Published: February 26, 2019                          Narrated by: Liyah Summers

Genre: Epic Fantasy

            A low growl rolled through Nayimathun. She spoke as if to herself. “He is stirring. The shadow lies heavy on the West,” (Chapter 25, East).

            Avid readers—especially those who read history, biographies and memoirs, and speculative fiction—do not fear tackling “long” books. In fact, many readers get upset when a long book is about to come to an end. Then, there are “long” books in which readers ask themselves, “how am I going to get through this?” This is what I asked myself when I heard about The Priory of the Orange Tree by Samantha Shannon. This 800+ page book was declared “one of the Best of 2019,” and other readers who have managed to finish the book had nothing but positive things to say about it. First, I borrowed the standalone novel from my library and started to read it. However, I knew I would need more than 2 weeks to read this book (library policy). So, I bought the eBook—when it was on sale—and I kept reading. Yet, I felt I wasn’t reading it at my usual pace. So then, I bought the audiobook and started listening to it from the beginning. It took me two months, but I enjoyed every minute of it! And, I bought the printed edition because I wanted my own hardcopy edition of the book (and it was half off)! I don’t regret purchasing these editions of this novel! The Priory of the Orange Tree is Samantha Shannon’s epic fantasy novel about female leaders, dragons, conspiracies—both political and historical—imminent danger, and identity. Don’t allow the length of the story to intimidate you, this epic tale details everything that occurs throughout this fantasy adventure!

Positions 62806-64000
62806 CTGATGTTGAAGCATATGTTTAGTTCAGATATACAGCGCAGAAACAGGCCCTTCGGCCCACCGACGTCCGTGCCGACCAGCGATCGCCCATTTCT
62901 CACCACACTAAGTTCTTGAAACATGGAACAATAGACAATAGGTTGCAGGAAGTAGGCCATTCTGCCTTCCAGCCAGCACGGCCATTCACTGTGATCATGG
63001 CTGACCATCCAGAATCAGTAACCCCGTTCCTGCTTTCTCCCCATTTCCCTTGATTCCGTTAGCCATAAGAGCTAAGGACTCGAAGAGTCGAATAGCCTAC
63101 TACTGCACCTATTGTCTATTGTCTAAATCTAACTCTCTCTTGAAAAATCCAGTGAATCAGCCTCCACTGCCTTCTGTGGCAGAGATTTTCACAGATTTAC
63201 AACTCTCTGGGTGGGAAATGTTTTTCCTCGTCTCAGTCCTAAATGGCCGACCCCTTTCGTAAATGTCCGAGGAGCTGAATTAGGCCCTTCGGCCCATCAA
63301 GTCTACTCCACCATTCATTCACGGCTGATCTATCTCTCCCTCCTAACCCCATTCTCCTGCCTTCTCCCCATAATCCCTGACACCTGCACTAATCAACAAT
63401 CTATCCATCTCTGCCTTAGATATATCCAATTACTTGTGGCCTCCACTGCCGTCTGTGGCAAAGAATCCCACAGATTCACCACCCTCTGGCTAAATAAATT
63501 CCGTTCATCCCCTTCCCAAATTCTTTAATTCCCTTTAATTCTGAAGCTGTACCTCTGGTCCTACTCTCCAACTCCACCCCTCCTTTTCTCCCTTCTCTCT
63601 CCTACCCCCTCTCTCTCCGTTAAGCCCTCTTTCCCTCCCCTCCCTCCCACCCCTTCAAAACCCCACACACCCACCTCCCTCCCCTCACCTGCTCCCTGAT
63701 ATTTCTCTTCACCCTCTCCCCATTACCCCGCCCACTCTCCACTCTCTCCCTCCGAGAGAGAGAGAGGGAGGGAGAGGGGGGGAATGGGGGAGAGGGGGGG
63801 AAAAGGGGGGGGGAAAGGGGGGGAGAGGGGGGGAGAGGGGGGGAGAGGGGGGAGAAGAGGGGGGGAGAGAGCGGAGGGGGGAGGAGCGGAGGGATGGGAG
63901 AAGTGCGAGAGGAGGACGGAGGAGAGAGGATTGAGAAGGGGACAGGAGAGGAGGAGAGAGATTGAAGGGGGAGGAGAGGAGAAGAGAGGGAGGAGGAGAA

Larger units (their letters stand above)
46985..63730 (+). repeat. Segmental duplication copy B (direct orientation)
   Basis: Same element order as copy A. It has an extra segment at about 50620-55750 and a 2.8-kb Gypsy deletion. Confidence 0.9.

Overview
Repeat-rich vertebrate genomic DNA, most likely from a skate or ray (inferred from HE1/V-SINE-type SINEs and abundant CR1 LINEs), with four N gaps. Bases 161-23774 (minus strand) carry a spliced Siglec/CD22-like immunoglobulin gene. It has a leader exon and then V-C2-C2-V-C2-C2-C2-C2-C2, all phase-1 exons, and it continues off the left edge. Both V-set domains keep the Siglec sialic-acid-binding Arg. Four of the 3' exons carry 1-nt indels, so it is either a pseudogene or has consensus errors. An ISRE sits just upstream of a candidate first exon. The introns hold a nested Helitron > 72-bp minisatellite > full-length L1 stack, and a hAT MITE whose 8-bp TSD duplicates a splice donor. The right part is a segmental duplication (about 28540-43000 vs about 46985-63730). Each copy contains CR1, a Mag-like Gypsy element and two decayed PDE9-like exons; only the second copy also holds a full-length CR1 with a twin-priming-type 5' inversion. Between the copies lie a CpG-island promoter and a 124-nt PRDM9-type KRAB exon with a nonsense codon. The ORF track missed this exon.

Like most epic fantasies, there are several characters who are part of the story and play their roles. Yet, there are three protagonists who provide both the point-of-view and the connections both to the events and to several other main characters throughout the narrative. First, there is Tané, a poor orphan who is given the rare opportunity to train as a dragonrider. Overcoming the rigorous training and her destitute status, Tané is about to Test to become a dragonrider for her island home in the East. However, on the night before the Passage, an outsider washes on to the beach. Fearing that the outsider will cause a delay of the Tests—outsiders are quarantined in order to prevent any illnesses from spreading into the population— Tané hides the outsider at the home of a resident who is also not from the island. This leads to the second protagonist, Doctor Niclays Roos (a male) who resides in the East in exile after failing to please the Queen in the West. This Queen in the West, Sabran the Ninth of House Berethnet, has remained unwed since her coronation. This is a dilemma because one of her roles as queen is to bear a daughter in order to protect her kingdom from an ancient evil. However, Queen Sabran’s time consists of avoiding assassination attempts and suffering from vivid nightmares. But, she has allies. One of them is the third protagonist, Ead Duryan—one of the ladies-in-waiting to the Queen—who is really a member of a hidden society of mages whose mission centers around protecting the royal bloodline of House Berethnet, and the entire world, from Armageddon. These protagonists are rounded—they have strengths and weaknesses, they are selfish and sympathetic, they are motivated, and they are survivors—which make them believable to the readers as their narratives are presented to them. These protagonists are neither royalty nor the elite social class, which is relevant because they are able to maneuver through their societies with access to the knowledge and the information given to them by the upper class. At the same time, these protagonists are able to uncover the truth of the past for themselves and of their societies and the world they live in. And, it’s up to them to try and save it. Yet, out of the three protagonists, it is both Tané and Ead Duryan who demonstrate the most character development. Even though both women make mistakes and lose the trust of their friends and allies, they hold on to their convictions that danger is coming. Meanwhile, Doctor Niclays Roos decides to start up the same research that led to his exile. He doesn’t have anything to lose, but his experience is essential to the plot. Although, the band of characters make it difficult to keep track of at times, they appear and are mentioned enough for readers to recall who they are and their relationships to the protagonists and the other main characters.